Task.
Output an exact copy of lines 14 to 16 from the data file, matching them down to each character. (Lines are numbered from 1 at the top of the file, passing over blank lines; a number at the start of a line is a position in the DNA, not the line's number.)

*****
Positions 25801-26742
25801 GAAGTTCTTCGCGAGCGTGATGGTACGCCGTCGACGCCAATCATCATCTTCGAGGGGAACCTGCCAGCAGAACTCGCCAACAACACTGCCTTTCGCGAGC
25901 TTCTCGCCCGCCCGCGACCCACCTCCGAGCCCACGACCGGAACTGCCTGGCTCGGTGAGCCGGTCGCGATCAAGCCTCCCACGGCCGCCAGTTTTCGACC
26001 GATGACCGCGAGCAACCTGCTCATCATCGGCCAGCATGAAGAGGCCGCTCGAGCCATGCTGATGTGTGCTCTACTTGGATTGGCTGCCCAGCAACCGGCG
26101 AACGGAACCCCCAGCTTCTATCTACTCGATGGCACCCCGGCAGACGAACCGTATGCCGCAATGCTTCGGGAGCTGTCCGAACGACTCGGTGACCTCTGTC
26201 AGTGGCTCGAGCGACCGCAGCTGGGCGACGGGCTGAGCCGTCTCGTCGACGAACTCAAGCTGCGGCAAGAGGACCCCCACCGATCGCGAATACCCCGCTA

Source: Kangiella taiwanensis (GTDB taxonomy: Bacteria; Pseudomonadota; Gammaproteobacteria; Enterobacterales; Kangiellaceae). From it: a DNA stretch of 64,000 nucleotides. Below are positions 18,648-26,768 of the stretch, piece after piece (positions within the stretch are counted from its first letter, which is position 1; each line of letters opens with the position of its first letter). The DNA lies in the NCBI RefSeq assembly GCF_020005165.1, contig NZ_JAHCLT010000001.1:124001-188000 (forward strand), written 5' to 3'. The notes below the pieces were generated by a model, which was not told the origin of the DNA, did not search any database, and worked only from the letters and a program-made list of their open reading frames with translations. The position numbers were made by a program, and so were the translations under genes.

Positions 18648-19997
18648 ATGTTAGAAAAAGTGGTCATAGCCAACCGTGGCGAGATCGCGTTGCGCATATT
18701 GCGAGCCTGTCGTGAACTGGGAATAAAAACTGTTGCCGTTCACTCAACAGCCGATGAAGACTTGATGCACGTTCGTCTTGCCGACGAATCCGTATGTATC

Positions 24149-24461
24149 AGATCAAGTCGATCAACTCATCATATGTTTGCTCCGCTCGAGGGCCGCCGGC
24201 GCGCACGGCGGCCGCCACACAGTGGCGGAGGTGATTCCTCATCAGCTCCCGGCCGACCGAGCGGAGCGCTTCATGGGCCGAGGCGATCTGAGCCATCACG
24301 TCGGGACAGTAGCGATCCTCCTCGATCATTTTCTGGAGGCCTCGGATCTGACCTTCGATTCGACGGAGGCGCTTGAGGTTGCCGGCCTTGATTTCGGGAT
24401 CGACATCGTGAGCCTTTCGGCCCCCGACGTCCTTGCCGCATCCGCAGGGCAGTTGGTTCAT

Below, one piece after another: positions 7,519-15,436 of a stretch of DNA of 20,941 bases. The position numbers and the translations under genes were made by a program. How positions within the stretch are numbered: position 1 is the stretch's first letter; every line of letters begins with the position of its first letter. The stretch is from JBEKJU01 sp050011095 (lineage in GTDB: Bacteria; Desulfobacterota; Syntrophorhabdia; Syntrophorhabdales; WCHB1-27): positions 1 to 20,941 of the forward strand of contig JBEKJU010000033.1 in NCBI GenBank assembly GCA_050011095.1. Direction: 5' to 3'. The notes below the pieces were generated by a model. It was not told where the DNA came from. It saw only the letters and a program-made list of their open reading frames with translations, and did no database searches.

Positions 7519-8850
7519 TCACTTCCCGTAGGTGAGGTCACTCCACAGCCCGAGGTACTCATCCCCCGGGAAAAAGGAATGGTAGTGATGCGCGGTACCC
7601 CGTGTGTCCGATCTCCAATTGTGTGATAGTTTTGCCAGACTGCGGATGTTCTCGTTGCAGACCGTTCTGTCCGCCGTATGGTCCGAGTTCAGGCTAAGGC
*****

24301 TCGGGACAGTAGCGATCCTCCTCGATCATTTTCTGGAGGCCTCGGATCTGACCTTCGATTCGACGGAGGCGCTTGAGGTTGCCGGCCTTGATTTCGGGAT
24401 CGACATCGTGAGCCTTTCGGCCCCCGACGTCCTTGCCGCATCCGCAGGGCAGTTGGTTCAT

Below, one piece after another: positions 7,519-15,436 of a stretch of DNA of 20,941 bases. The position numbers and the translations under genes were made by a program. How positions within the stretch are numbered: position 1 is the stretch's first letter; every line of letters begins with the position of its first letter. The stretch is from JBEKJU01 sp050011095 (lineage in GTDB: Bacteria; Desulfobacterota; Syntrophorhabdia; Syntrophorhabdales; WCHB1-27): positions 1 to 20,941 of the forward strand of contig JBEKJU010000033.1 in NCBI GenBank assembly GCA_050011095.1. Direction: 5' to 3'. The notes below the pieces were generated by a model. It was not told where the DNA came from. It saw only the letters and a program-made list of their open reading frames with translations, and did no database searches.